A Ukrainian refugee takes care of a child in Przemysl, Poland, March 2022. © Adrienne Surprenant /MYOP

Ukraine war: “Bombs on a maternity and children’s hospital are utterly unacceptable”

CARE strongly calls on all parties to the conflict to protect civilians as war enters its third week

10 MARCH 2022 – As the war in Ukraine enters its third week this Thursday, the humanitarian organization CARE is deeply worried about the protection of civilians caught in the crosslines.

“Over the past two weeks, there have been numerous reports of impacts on civilian infrastructure, most recently even on a maternity and pediatric hospital,” says CARE’s humanitarian advocacy coordinator Delphine Pinault. “Bombs on hospitals that house expecting mothers, new-born babies and children at their most vulnerable, are an unacceptable breach of International Humanitarian Law and Human Rights Law.”

Since the beginning of the war, the World Health Organization has confirmed at least 18 incidences of severe impacts on medical facilities in Ukraine, with fatal consequences in some instances and devastating damages to the infrastructure and equipment. CARE strongly calls on conflict parties to minimize the effects of the war on civilians by respecting the principles of humanity, necessity, proportionality and distinction, the corner stones of IHL.

“Civilians, and especially women, pregnant women and those with new-born and small children bear the brunt of this horrifying escalation of violence,” notes Pinault. “We know from other conflicts such as Syria and Yemen that the specific needs of women, girls, and children are far too often unmet in war times: pre- and postnatal care, safe delivery facilities, protection from abuse, exploitation, and violence as well as safe shelters and adequate nutrition should be a priority for this humanitarian response.”

Ukraine also has a large population of elderly and disabled women who face even greater risks.

“Civilians always pay the highest price. This escalating violence—which is resulting in civilian deaths, including children—is totally unacceptable. The protection of civilians, including their safe passage to voluntarily leave Ukraine in whatever direction they choose must be priority number one,” says CARE’s Delphine Pinault.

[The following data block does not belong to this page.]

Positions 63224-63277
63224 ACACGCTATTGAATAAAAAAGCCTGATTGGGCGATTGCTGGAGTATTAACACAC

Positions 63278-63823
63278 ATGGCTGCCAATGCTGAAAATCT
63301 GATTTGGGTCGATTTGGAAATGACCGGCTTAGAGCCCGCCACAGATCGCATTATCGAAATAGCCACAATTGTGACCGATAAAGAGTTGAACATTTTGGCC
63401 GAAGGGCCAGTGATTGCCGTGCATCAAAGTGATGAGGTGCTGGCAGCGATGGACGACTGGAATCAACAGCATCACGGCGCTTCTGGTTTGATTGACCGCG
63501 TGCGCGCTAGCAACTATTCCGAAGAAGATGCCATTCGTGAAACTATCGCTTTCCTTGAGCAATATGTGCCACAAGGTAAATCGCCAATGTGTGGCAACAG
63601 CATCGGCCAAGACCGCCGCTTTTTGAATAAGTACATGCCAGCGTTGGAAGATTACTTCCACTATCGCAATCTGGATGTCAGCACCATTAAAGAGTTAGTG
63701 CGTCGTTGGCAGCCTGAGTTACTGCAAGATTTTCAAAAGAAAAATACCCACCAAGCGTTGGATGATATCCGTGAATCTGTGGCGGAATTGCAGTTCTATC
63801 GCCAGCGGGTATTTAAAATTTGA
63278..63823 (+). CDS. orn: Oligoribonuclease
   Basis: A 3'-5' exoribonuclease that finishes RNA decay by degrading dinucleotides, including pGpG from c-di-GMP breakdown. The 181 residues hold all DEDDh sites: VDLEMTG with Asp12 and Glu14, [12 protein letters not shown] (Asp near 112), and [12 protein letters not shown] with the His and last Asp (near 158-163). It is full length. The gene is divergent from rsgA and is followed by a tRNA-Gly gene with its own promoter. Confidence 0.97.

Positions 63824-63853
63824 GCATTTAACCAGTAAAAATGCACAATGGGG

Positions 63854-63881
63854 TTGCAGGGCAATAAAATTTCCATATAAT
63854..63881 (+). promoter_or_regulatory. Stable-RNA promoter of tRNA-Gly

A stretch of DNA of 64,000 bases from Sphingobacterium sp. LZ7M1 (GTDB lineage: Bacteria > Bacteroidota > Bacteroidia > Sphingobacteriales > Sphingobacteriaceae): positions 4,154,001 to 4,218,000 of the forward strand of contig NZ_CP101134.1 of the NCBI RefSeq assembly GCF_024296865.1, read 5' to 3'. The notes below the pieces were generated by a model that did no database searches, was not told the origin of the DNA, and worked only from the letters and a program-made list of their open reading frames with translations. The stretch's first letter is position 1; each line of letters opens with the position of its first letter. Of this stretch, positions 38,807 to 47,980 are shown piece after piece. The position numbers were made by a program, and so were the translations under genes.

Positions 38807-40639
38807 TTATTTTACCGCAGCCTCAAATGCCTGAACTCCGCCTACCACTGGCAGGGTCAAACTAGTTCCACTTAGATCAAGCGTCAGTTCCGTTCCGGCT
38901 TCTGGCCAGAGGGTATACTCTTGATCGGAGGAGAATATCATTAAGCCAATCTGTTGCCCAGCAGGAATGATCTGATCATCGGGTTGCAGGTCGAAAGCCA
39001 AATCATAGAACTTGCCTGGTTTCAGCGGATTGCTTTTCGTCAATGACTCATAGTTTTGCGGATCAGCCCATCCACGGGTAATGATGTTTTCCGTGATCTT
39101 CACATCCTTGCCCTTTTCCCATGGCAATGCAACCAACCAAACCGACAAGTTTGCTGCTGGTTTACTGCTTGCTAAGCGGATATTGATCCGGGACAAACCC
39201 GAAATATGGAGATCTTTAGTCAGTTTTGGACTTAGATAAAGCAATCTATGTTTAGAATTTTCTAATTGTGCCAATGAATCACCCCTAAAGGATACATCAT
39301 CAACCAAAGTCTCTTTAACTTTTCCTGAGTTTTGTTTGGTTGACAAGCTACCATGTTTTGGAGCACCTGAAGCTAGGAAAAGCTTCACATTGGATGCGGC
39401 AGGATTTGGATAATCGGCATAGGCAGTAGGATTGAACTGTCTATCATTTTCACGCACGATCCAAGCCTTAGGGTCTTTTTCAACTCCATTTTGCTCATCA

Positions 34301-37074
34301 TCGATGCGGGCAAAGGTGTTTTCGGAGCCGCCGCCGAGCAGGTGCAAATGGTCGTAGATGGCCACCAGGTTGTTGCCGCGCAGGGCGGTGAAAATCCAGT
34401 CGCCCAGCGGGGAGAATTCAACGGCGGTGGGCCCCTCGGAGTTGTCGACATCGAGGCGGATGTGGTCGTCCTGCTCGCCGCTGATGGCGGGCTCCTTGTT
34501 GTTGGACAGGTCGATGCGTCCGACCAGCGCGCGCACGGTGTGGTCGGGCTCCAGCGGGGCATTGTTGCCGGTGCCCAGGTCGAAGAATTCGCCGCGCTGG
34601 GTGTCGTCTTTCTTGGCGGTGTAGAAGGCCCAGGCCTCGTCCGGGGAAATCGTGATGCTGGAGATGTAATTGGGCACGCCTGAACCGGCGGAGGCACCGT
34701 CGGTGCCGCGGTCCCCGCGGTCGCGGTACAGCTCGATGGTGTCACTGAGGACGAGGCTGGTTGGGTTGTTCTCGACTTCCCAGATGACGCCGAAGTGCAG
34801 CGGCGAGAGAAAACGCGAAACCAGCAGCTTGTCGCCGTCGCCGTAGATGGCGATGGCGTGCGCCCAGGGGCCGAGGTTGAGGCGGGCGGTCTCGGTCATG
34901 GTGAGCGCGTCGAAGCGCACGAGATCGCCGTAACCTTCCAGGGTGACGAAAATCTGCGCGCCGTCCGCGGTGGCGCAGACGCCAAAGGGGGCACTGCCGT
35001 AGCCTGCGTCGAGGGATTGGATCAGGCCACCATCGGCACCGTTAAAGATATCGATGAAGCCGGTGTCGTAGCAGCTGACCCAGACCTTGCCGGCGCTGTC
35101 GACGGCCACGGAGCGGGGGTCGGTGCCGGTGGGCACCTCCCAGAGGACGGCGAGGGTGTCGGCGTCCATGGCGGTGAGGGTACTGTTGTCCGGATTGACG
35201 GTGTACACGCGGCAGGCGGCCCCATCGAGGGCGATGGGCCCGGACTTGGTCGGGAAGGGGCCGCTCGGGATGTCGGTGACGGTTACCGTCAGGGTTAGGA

The road to safety is particularly dangerous for women travelling alone with their children, as men have to stay behind. 25-year-old Eugenie made the trip of 28 hours to reach neighbouring Romania with her 11-month-old baby Mikhael and 5-year-old Sofia. “It was very scary on the road. We saw 8 missiles coming overhead at one point. My husband drove us to the border, to safety, and then he turned around and went back. I am so scared for him.”

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CARE has spokespeople available. For media inquiries, please contact:

Media Relations
CARE Canada
media@care.ca


About CARE Canada:

Founded in 1945 with the creation of the CARE Package®, CARE is a leading humanitarian organization working around the globe to save lives, defeat poverty, and achieve social justice. CARE puts women and girls at the centre of our work because we know we cannot overcome poverty until all people have equal rights and opportunities. CARE develops solutions alongside women and girls to lift themselves, their families, and communities out of poverty and out of crisis. CARE works in over 100 countries around the world.

To learn more about CARE Canada, visit www.care.ca.